The other ‘core’ members of Gnod are in attendance; Paddy and the magnificently-bedreadlocked Chris Haslam do the majority of the talking, while Neil Francis and Marlene Ribeiro mostly listen and smoke roll-ups or chop logs for the wood-burner. As we chit-chat, Paddy offers to teach me how to play his beloved Irish Handball (“it’s like squash without a racket”) and after I rave about the song ‘Wonder You’ from the new My Bloody Valentine album, he plays me a booming Yellow Swans’ track, which instantly debunks any notion of embeevee being the first band to make a song that sounds like a jet engine taking off. When I turn on my Dictaphone, the interview quickly becomes a wonderfully unstructured chat with a myriad of tangents explored. Perhaps naively, I’m prying and trying to get a sense of what this incredible band are about – but it’s like asking Usain Bolt what makes him run. He just does. As Paddy and Chris talk, all I can do is group the Words of Gnod into some general themes.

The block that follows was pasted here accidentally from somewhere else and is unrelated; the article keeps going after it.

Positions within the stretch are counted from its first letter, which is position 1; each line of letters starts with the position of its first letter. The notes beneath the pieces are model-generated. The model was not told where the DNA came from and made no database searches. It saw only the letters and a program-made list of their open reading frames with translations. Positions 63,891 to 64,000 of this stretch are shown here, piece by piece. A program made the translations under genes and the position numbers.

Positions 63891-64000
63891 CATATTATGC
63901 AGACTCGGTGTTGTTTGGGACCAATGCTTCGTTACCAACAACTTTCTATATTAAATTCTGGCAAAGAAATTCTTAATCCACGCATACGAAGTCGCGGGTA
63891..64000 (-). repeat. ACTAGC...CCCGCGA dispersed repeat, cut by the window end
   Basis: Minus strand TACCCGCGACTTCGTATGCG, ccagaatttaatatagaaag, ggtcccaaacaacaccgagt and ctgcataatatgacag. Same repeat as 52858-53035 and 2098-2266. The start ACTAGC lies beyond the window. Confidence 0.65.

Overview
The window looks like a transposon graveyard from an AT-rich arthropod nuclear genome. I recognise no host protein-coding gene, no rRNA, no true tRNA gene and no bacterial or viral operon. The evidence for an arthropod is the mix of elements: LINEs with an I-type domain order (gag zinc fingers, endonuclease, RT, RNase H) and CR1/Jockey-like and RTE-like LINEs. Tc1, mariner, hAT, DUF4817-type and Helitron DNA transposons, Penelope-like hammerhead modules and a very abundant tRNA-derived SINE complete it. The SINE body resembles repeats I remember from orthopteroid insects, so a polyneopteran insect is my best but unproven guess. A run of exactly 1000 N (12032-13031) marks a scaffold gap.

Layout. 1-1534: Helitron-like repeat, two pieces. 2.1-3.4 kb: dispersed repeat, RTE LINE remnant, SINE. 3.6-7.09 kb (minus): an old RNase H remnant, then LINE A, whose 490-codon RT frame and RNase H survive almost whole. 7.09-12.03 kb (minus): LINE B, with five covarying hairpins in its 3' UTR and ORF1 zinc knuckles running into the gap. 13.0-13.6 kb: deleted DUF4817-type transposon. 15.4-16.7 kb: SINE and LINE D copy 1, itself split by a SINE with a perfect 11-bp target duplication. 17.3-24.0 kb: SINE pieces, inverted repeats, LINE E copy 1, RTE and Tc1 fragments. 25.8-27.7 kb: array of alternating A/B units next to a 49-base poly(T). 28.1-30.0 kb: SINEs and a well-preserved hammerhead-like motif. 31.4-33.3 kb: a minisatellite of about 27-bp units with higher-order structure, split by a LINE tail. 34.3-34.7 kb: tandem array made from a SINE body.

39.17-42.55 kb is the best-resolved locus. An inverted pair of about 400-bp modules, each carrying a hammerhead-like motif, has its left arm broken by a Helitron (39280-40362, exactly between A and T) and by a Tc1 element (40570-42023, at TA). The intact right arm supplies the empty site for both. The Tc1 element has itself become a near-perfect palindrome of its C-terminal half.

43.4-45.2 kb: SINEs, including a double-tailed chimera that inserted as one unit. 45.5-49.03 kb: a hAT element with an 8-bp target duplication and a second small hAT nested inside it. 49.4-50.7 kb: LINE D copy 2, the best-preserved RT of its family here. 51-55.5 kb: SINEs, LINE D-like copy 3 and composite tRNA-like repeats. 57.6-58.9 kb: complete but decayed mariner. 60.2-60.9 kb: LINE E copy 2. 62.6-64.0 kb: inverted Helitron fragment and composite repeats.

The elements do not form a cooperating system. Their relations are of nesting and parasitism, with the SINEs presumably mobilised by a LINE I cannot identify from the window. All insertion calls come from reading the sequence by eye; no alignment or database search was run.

After our ‘interview’, things become a tad more surreal. Paddy takes me down to the bar area of the Mill. In the centre of the room is a table-tennis table and I’m handed a bat. Paddy and I start to knock a ping-pong ball between us and every time it hits the table, a fuzzy, distorted noise messes with my mind. The table has had sensors taped to the underside, which have then been rigged to a series of effects pedals. As Paddy and I play out a rally, a weird little tune is created. I realise that, perhaps, I’m finally experiencing the essence of Gnod.
How did the Chaudelande albums originally come about?
Chris Haslam: It was two years ago, in March 2011, and we got an offer of some studio time in a place called Chaudelande in Normandy. As we were about to go on tour, we were getting together tracks to play live. So, when we had the recording time we just laid those tracks down. We spent two days recording the tracks. The place had a good good vibe. That’s all it was about. All the Chaudelande tracks were all pretty much first takes as we wanted to put down as much stuff as possible. The first takes are usually the best ones; after two or three times you can kind of lose something, even if it might sound a bit tighter, the spark can be gone.